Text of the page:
The screen in the 1956 aerial looks to be unchanged throughout the rest of the life of the drive-in. Since the widescreen seems to have been put in before the 1956 aerial, that would be a good excuse to “complete” or remodel the rest of the drive-in. Admittedly, it would greatly help to see the drive-in in its first year of operation.

I’m not saying it’s true, but given that aerials are normally stamped with the year they were taken, it makes it difficult to believe that it would be 1950. And with leaves on the trees, that seems to rule out January or February and even March depending on when spring arrived.

50sSNIPES on January 14, 2023 at 9:51 am

That would be possible if the Lakeview was built as a quick construction. A very fast construction of a drive-in can be a pretty hard discovery. The Lakeview’s expansion and updates could be definitely true because the Lakeview at the time received a newer 44x92ft CinemaScope screen during the 1955 season, meaning that the original screen was used for only around four years. The Lakeview’s first CinemaScope film after installation was Spencer Tracy in “Broken Lance” with no extra short subjects on June 1, 1955 and was the first drive-in there to install CinemaScope. Previously, CinemaScope was introduced in Somerset and installed at the Kentucky Theatre a year prior in 1954.

Kenmore on January 14, 2023 at 10:08 am

I think a “fast construction” is possible if the Lakeview was originally what is now termed a “temporary” drive-in. It’s something that would not be normally be advertised or reported as such, so there may be no indication that it was of that nature in the records. Only a photo would reveal that information.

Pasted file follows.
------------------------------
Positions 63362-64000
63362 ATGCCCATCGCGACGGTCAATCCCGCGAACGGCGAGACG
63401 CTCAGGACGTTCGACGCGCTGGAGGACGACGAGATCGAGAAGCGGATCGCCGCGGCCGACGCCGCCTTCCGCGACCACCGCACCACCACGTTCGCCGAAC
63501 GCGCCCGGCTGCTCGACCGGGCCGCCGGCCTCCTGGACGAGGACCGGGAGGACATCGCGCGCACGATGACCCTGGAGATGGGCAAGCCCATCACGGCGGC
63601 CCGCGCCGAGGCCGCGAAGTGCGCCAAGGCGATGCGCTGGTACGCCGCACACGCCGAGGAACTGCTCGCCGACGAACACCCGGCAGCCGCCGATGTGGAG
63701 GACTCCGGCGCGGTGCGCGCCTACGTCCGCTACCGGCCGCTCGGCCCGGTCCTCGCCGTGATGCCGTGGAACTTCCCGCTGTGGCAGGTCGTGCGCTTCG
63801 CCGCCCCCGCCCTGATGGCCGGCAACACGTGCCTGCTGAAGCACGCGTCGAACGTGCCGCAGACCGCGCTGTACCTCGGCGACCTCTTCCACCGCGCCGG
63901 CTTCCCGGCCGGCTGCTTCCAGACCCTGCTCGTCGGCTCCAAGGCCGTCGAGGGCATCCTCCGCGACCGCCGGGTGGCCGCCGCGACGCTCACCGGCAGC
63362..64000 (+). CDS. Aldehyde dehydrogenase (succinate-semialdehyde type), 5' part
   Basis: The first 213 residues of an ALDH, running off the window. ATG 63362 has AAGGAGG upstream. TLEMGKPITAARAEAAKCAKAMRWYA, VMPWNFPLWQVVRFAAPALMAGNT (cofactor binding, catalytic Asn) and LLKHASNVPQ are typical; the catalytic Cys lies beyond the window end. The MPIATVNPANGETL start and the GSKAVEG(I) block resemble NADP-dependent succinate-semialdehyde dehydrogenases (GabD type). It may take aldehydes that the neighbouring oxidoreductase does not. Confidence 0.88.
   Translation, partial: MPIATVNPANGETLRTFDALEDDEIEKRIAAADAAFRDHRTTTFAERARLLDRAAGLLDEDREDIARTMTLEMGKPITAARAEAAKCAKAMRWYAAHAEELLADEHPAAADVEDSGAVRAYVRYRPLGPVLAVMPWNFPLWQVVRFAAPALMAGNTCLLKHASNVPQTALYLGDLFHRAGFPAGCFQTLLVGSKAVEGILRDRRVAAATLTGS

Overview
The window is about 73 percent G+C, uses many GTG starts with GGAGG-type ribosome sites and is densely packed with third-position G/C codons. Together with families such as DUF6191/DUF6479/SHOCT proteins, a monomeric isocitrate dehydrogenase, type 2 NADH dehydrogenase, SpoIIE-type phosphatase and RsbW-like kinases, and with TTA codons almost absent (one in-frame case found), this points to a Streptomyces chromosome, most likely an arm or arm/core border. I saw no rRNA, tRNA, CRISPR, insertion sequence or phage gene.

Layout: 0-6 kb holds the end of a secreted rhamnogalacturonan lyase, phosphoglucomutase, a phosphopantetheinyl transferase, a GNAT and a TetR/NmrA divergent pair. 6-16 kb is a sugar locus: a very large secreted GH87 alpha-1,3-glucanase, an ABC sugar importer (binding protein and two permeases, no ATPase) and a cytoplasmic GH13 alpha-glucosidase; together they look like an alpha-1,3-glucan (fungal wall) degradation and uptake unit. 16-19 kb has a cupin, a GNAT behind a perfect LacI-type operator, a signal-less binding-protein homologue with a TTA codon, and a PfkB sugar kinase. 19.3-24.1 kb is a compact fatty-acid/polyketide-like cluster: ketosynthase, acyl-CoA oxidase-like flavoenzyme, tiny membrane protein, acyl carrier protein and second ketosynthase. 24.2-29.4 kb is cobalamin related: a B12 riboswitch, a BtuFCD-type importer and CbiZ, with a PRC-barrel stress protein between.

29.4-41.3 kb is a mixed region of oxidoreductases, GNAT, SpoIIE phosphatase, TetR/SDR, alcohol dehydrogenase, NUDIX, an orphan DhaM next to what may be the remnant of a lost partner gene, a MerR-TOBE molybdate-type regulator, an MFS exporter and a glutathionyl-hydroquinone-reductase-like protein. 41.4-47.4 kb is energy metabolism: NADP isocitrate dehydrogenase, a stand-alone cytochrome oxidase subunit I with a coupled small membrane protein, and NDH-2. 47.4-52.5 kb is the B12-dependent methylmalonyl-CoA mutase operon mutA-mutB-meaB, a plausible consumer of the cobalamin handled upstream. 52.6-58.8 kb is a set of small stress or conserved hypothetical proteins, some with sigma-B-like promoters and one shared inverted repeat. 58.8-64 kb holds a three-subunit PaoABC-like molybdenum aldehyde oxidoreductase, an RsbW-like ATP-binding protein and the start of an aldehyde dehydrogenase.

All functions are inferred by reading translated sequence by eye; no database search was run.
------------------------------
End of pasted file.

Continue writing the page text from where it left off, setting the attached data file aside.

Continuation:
Given that the 1956 aerial shows evidence of work around the screen, along the fence that sat on either side of the screen, and the back of the drive-in, I’d say it’s possible that it originally was “temporary” or perhaps quite spartan which allowed for a relatively quick construction.

MichaelKilgore on January 14, 2023 at 11:00 am

If you really want to nail down the exact date of a HistoricAerials photo, you can often find the original photo at, which will include that date. But Historic Aerials is sooo much more convenient!

Just saying, I’ve documented drive-ins that were built in six weeks. That required good weather and an experienced builder. Most early-1950s drive-ins builders didn’t have much experience, so in a word, yaneverknow.

Kenmore on January 14, 2023 at 12:21 pm

A 1955 topo map designates the Cumberland River as “Lake Cumberland” near Burnside, which addresses one question I had as to why someone would name it “Lakeview” and not “Riverview”.

However, the 1956 aerial shows 15 rows with 18 to 20 speaker poles per row. That’s 300 vehicles maximum capacity, not 520 as claimed in the Commonwealth.

Of course, I’ve run across several capacity claims made by drive-in owners that in no way matched what the property actually held. So, this is not surprising.

50sSNIPES on January 14, 2023 at 1:20 pm

I just found that the Lakeview closed for the final time in July 1986 and was demolished a month later on August 18, 1986 according to the Commonwealth.